Two weeks into the pandemic, a box of Cheerios sent me into an existential tailspin. I’d just returned from an unnerving trip to a New York City supermarket, where bandanna-masked customers with carts full of toilet paper dodged one another like bandits. As I unpacked my groceries, I was gripped by fear. If I don’t Lysol the living daylights out of this cardboard, I wondered, will I die?
I kept up the cleaning for weeks. My garbage bin, like so many in America, turned into a disposable-wipe repository. It took until May 2020 for the CDC to confirm that the coronavirus is rarely transmitted by touching things. My Cheerios boxes became markedly less soggy, but even then, other, more public surfaces—elevator buttons, subway poles, shopping-cart handles—remained in a continuous wash cycle. I knew this because signs everywhere told me they had recently been cleaned.
Today, it’s well understood that because the coronavirus spreads through the air, good ventilation and air filtration are far more effective at disrupting transmission than wiping down surfaces. Best practices for avoiding infection during a surge include opening a window when gathering indoors, opting for outdoor dining, and masking. In March, the Biden administration made air quality a pillar of its COVID response (finally). Meanwhile, study after study has found that the risk posed by lingering virus on surfaces is low compared with the threat it poses in the air.
Which raises the question: Why in the world is so much cleaning still happening?
Although most people are no longer disinfecting their groceries, signs flaunting cleanliness are still all over the place. Public bathrooms tout regular spray-downs with disinfectant. Elevators advertise self-cleaning buttons. At my local Marshalls, the cashier sanitizes the credit-card reader after every use—even if I use Apple Pay! A recent issue of United Airlines’ in-flight magazine was “treated with an antimicrobial process,” according to its cover. Signs lining the queue for a Delta flight in June read, cryptically: Certified by Lysol Pro Solutions.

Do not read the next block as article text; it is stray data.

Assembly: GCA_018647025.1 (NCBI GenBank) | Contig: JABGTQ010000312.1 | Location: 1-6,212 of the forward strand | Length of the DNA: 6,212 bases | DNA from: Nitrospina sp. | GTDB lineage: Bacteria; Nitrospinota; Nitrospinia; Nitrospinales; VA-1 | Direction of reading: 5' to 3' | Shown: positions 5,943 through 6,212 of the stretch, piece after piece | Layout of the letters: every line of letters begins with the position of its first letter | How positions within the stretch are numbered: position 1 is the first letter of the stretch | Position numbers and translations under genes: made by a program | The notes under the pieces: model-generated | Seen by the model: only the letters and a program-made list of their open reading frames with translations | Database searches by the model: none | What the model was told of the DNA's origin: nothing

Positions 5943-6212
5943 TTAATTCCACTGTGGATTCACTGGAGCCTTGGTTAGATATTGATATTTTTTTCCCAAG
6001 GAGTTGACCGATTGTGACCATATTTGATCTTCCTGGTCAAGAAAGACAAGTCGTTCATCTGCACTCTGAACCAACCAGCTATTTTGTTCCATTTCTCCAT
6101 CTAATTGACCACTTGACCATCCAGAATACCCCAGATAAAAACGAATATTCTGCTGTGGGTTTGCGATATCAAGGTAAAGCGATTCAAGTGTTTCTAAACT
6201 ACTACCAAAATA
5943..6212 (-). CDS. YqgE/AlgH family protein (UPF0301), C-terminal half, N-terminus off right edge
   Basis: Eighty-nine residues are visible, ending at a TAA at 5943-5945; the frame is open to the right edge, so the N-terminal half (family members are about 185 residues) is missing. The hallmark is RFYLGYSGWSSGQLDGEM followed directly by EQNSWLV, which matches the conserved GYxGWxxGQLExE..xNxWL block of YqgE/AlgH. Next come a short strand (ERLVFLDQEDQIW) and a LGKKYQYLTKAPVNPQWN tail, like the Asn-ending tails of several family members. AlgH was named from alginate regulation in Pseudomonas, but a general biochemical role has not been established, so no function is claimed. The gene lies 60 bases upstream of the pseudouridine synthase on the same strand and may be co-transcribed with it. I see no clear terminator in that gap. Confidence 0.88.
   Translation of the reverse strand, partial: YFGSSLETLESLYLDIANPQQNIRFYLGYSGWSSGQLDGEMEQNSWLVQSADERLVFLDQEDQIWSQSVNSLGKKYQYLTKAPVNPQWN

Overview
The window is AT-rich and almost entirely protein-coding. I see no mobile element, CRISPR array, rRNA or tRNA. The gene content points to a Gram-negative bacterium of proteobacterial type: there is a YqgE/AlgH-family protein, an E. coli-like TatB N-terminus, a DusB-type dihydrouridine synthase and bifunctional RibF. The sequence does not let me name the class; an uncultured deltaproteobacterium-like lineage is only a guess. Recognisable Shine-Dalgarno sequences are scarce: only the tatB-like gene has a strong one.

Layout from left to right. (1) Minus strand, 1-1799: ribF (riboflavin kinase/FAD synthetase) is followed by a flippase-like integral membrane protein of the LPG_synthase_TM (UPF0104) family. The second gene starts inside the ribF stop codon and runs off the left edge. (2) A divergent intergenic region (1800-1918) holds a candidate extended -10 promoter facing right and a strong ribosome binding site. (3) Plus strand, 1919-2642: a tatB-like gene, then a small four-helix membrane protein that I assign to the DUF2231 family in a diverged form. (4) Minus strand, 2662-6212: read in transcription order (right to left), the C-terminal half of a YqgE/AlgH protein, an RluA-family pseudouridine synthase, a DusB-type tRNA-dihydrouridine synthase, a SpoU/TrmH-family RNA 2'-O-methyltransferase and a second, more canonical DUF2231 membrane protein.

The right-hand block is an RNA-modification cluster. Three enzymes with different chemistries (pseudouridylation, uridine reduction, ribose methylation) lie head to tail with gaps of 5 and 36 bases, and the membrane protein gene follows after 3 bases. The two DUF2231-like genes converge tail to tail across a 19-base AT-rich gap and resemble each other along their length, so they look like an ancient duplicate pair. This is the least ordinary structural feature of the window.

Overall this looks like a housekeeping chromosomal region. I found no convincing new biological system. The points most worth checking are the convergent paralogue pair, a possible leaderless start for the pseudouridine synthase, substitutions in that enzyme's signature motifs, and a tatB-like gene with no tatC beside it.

It’s not just the cleaning, either. Months after mask mandates have lifted and vaccine requirements have eased—meaningful interventions that do protect people—you’ll still come across QR-code menus, floor stickers placed six feet apart (has anyone ever used these correctly?), temperature screening, and hand-sanitizing stations. In 2020, The Atlantic’s Derek Thompson dubbed such measures “hygiene theater”: precautions that are far more performative than useful at stopping the spread of the coronavirus. Somehow, in 2022, the show goes on.
Some places hardly bothered with pandemic protections, theatrical or otherwise, in the first place. Among those that did, some of the pushy signs and other small measures you might still find are likely vestiges of a more cautious time—the flimsy plexiglass shield that no employee has bothered to remove, the long-empty dispenser of hand sanitizer. Perhaps in some cases, like the constant wipe-downs at Marshalls, performative cleanliness has simply become part of the employee script, like asking customers to sign up for a credit card.
But hygiene theater also continues to rear its useless head in much more deliberate ways, lingering in offices, airports, and shops, often proudly touted as a service to patrons. Joseph Allen, an associate professor at the Harvard T. H. Chan School of Public Health, told me that he recently stayed at a hotel where the remote control was sheathed in a disposable wrapper that said it had been sanitized. Just another day in pandemic-era travel.
One simple explanation for hygiene theater’s enduring appeal is that some Americans who remain pandemic-cautious (and the businesses that cater to them) still don’t understand that this virus primarily spreads through face-to-face airborne transmission. Though the messaging on this point is now abundantly clear, confusion is understandable. At the beginning of the pandemic, studies did detect potentially infectious remnants of the coronavirus on surfaces in cruise ships and hospitals, and the health messaging at the time reflected those findings. The idea stuck. “I don’t blame the public at all,” Allen told me. “The science has changed every day for two years.”
A related reason might be that some people who do understand how the virus spreads see no harm in erring overwhelmingly on the side of caution. Though it’s irrational, they feel more secure knowing—or better yet, seeing—that their surroundings have recently been cleaned or that attempted safety protocols are in place. As customers have come to expect a higher level of visible hygiene, some businesses might feel as though they have no choice but to supply the theatrics. They’re left with an inflated standard that they don’t dare to burst.
If we’re talking about actual safety, it would make more sense to ask both customers and employees to simply wear good masks when infection rates are high. But America has never been especially prudent about effective COVID interventions, and hygiene theater has the perk of shifting the perceived burden of safety onto other people, implying that protection against COVID is a service to be provided rather than a personal act of self-preservation and community good. This seems to add to the pressure on businesses that want to remain pandemic safe, even if they already have good COVID hygiene protocols in place.